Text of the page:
In his first eleven years of life, the Serbian artist Dušan Krtolica has already exhibited his drawings at two nation-wide solo shows. He began his drawing career at two-years-old, displaying an astounding visual ability; since then, the prodigy has focussed his efforts on depicting wildlife and natural worlds, both existing and extinct. As with the notebooks of Renaissance master Leonardo da Vinci, Krtolica’s pages are filled to their edges with rich anatomical and zoological studies. Though passionate about drawing, the fifth-grader hopes someday to pursue his passion for animals by becoming a zoologist.
Krtolica’s drawings magically marry a childlike sense of wonder with a more seasoned visual precision; though startlingly detailed and studiously seen, his work maintains a frenetic and unabashed curiosity. His ocean floors and vast jungles are seemingly blessed with creatures of different periods, as if more mature and evolved animals could intermingle with primordial beasts. The bodies of animals overlap in the midst of a wonderful chaos, and an armed knight is envisioned with the same degree of specificity as a tiny beetle.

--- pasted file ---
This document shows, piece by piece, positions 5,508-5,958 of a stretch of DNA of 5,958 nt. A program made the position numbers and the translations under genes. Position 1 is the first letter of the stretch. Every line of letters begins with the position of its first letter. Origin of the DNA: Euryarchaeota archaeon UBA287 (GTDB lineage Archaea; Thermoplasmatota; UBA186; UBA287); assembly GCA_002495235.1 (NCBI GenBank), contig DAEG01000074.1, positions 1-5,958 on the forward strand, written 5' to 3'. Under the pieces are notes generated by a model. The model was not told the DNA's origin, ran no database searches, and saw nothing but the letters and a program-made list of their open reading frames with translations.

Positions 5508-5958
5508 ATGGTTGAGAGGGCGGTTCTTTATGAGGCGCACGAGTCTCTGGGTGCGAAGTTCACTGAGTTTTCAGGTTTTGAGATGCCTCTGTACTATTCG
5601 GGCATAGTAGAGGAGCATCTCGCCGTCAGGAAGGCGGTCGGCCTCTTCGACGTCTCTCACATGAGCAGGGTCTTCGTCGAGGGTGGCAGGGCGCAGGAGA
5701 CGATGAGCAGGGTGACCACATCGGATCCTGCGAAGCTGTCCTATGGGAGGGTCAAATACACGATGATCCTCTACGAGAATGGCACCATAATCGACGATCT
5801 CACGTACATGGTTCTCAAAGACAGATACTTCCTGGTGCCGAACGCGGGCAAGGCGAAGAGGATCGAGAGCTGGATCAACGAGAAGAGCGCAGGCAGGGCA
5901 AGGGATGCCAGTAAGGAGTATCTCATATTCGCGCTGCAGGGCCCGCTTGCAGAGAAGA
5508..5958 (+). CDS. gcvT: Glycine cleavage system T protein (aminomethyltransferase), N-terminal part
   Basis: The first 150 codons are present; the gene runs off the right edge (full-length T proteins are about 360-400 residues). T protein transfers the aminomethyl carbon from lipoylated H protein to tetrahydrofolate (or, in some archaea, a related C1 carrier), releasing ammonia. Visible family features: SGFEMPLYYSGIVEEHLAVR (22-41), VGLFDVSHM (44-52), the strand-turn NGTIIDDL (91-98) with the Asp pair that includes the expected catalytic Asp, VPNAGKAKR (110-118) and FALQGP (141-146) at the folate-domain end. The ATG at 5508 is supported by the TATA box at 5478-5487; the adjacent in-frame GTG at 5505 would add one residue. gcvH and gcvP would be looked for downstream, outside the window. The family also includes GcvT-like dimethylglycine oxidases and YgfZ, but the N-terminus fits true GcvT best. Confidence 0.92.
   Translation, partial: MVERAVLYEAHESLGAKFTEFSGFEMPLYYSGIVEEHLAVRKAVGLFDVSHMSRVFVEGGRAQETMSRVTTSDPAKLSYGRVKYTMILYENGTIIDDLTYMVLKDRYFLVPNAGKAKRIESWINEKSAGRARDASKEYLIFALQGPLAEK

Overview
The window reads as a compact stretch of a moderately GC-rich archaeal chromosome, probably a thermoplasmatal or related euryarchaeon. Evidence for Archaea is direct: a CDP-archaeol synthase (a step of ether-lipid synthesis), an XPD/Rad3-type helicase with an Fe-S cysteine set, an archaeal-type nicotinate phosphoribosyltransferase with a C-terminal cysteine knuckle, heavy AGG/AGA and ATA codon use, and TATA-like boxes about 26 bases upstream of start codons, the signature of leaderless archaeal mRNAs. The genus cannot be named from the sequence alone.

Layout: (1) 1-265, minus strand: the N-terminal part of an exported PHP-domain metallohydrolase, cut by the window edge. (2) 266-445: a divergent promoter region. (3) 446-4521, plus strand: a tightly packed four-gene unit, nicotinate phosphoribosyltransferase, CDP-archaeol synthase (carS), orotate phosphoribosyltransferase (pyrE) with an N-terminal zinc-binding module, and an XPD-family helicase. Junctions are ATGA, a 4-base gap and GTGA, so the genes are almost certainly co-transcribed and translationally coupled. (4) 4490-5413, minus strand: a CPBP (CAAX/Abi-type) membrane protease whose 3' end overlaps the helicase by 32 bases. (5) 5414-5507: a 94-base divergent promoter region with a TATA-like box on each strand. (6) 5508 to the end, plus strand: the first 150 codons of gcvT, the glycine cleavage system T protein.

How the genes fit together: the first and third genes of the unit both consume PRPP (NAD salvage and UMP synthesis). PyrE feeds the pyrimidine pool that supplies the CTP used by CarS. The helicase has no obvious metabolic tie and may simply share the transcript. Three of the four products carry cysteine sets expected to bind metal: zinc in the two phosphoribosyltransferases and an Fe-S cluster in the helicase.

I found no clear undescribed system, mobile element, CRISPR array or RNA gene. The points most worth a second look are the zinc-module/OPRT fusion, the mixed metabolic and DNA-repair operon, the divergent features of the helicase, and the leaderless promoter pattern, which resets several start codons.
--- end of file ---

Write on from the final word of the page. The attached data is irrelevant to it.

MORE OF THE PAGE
Though powerfully scientific and unfalteringly observant, Krtolica’s images contain within their borders an ineffable quality of life and vitality, as seen through the rubbing of hybrid wings, the weaving of a spider web. The artist possesses both the awe-filled eye of a child and the technical ability to render his imaginings on paper, and that is a truly magical combination indeed. Take a look. (via Demilked)
Kit Webster challenges the conventional use of space in a gallery with his installation, Enigmatica. Using light to create an illusion of mass, Kit breaks up the room and reconfigures the environment with this digital sculpture. I’d definitely like to see this in person.